For me, Kratos may not be one of gaming’s great characters, but he’s up there with the medium’s greatest avatars. That distinction is important: he might not have the most interesting backstory, nor a particularly nuanced characterisation, but he’s a joy to be in control of, a tightly-packed bundle of boiling fury that he pours into every attack. It’s there in every swing of those iconic twin blades, it’s there in every sinew-straining decapitation. Kratos’s art is violence, and every skirmish sees him paint on the broadest of canvases with thick, sweeping brushstrokes of deep crimson.
If God of War: Ascension allows Kratos to be at his brilliant, brutal best in combat, however, elsewhere he seems a little subdued. Having lost the title of Gaming’s Angriest Man to Asura, he’s more content to sulk and glower when he’s not cleaving skulls in two. We’re in prequel territory, of course, before Kratos has built up sufficient rage to power a small country, but it’s still odd that a man tricked into killing his wife and child bears the kind of moderately irritated demeanour of someone who forgot to Sky Plus the latest episode of Parks and Recreation.
This is obviously an attempt to humanise Kratos, but after three games – not including handheld spin-offs – of non-stop grrrs and aaarghs – it’s hard to really care. It only serves to undermine what he’s good at because it seems so completely at odds with his approach to combat. God of War isn’t about soul-searching, it’s about empowerment: giving you control of a hero who can face enemies the size of the Trafford Centre without flinching, and then rip bits off them in increasingly – and gleefully - disgusting ways. Kratos wants to break his bonds to the god of war, you’re told, and minutes later you’re pressing square to perform intestinal surgery on a centaur.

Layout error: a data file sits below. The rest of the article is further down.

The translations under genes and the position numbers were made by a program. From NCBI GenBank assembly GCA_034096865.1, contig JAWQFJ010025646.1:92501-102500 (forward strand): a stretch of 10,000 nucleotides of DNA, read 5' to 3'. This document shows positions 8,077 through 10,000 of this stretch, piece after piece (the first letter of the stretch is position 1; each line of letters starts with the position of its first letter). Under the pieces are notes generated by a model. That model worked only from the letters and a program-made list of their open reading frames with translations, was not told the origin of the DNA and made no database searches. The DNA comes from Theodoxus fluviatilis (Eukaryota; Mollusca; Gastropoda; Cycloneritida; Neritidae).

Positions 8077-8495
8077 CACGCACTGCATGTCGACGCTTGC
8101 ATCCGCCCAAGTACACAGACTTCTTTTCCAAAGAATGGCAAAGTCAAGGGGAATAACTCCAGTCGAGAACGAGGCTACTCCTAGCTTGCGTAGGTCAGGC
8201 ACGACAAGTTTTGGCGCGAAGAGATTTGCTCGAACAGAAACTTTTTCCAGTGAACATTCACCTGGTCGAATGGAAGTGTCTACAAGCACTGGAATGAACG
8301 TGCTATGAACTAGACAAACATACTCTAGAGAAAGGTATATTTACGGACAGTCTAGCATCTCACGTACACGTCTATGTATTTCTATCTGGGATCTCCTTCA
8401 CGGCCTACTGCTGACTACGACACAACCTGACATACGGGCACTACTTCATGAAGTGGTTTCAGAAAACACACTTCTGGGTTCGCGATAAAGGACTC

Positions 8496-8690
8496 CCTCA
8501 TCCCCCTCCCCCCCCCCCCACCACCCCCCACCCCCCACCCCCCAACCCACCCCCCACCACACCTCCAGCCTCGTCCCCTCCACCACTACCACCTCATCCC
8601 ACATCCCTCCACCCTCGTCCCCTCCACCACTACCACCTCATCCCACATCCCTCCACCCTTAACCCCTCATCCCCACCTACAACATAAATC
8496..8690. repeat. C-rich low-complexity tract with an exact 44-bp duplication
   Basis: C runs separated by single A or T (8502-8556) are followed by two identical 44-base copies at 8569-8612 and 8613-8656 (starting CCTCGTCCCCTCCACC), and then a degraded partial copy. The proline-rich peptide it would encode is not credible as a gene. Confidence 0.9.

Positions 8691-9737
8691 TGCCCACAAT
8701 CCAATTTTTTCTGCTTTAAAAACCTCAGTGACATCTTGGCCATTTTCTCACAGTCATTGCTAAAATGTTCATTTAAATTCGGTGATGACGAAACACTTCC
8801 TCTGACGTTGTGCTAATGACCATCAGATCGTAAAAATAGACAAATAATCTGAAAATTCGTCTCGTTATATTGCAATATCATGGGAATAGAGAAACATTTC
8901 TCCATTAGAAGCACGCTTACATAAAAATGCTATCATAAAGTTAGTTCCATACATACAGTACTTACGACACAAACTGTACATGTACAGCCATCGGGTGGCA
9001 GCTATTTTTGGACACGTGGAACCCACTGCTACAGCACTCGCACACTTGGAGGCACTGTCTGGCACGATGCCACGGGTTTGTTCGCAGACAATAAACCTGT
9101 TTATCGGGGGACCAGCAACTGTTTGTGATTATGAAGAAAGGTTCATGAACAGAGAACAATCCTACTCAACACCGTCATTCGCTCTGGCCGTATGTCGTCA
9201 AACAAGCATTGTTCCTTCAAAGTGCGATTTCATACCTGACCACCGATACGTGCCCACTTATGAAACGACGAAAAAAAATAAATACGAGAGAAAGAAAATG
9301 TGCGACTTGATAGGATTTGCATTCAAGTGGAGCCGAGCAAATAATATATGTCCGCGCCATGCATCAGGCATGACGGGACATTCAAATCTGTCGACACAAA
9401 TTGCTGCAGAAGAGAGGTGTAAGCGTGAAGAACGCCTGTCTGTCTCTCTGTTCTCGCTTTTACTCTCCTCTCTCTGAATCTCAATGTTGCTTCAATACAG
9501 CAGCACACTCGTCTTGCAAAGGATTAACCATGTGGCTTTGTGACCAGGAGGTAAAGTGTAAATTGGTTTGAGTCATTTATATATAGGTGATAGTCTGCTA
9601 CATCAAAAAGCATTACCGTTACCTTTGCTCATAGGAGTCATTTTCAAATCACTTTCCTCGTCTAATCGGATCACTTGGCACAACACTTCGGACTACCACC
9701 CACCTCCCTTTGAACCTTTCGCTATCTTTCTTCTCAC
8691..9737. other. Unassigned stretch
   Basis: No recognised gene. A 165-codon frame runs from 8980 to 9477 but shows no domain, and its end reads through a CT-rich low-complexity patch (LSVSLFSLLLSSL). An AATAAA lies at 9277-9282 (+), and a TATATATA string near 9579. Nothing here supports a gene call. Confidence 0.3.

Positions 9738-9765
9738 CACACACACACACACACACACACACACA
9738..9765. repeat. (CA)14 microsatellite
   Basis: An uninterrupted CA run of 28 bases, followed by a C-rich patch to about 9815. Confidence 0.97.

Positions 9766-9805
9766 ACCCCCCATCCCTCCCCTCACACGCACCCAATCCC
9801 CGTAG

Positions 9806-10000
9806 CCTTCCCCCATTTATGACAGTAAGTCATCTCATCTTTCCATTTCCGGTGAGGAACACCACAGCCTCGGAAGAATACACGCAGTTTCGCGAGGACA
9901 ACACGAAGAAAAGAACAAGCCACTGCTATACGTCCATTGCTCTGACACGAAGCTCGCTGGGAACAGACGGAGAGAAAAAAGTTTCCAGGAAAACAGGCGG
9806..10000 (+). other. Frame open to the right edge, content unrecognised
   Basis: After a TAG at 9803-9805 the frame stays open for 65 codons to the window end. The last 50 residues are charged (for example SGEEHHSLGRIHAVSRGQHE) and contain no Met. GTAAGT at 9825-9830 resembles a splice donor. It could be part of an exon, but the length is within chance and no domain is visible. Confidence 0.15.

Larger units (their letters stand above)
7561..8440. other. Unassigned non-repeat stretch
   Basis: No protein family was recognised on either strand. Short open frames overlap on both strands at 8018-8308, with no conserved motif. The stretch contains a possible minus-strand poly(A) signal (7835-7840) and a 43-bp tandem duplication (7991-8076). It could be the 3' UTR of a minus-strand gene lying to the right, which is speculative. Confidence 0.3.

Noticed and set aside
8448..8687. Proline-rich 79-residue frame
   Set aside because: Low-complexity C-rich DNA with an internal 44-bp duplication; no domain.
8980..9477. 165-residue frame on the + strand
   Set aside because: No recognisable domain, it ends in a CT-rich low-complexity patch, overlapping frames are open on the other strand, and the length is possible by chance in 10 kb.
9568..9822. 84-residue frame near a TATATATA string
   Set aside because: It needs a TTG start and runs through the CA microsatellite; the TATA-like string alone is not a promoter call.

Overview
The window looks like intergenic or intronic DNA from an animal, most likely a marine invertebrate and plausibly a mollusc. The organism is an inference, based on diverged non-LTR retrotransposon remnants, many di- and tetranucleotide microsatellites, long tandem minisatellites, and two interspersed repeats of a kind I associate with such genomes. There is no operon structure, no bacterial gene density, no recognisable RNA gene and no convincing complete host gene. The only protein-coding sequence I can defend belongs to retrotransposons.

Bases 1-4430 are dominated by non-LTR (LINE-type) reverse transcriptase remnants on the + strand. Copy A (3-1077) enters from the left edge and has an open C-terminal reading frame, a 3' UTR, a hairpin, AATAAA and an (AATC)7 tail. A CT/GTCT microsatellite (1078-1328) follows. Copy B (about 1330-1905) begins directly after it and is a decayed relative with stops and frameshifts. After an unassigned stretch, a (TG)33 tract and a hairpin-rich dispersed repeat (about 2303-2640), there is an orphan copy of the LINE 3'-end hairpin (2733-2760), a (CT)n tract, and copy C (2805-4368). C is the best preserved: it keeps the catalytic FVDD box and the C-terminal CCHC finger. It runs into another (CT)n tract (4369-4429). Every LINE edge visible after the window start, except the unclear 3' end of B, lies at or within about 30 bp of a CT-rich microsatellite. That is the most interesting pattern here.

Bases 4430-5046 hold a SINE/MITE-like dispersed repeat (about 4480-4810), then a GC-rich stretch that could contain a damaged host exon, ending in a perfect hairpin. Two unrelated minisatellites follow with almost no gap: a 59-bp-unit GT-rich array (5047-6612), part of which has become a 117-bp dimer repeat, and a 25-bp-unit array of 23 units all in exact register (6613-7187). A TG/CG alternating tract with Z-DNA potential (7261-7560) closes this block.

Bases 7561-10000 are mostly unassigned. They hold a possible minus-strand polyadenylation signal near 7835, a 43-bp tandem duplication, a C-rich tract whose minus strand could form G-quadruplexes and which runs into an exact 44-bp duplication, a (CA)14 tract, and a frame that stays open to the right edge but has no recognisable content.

There’s a sense that Santa Monica Studio is going through the motions a little here. The set-pieces look great – technically speaking, this is almost certainly the series’ visual highpoint – but the spectacle can be a little hollow given how tightly controlled the experience is. There’s nothing wrong with linearity per se, but here QTEs are seemingly more prevalent than ever, while the camera constantly gives you sneak previews of where you’re going next. Explorers are rewarded with hidden chests to smash for experience, health and magic orbs, but the breadcrumb trail of glowing markers and illuminated handhelds has never been more obvious. Fate may have already dealt Kratos’ hand, but does that mean it has to tug ours so aggressively?
The gear-cranking, lever-pulling puzzles are beginning to look a little tired, too. Attempts to shake things up with artefacts that allow Kratos to be in two places at once, or to artificially decay or heal specific objects, are welcome, but they’re rarely used in anything other than the most blindingly obvious ways. Occasionally, it becomes little more than busywork, padding out the gaps between the battles. There are admittedly one or two standout conundrums. In fact, one provoked perhaps the guiltiest laugh I’ve ever enjoyed playing a game, a moment of pitch-black humour that’s all the more surprising given the lack of inspiration elsewhere.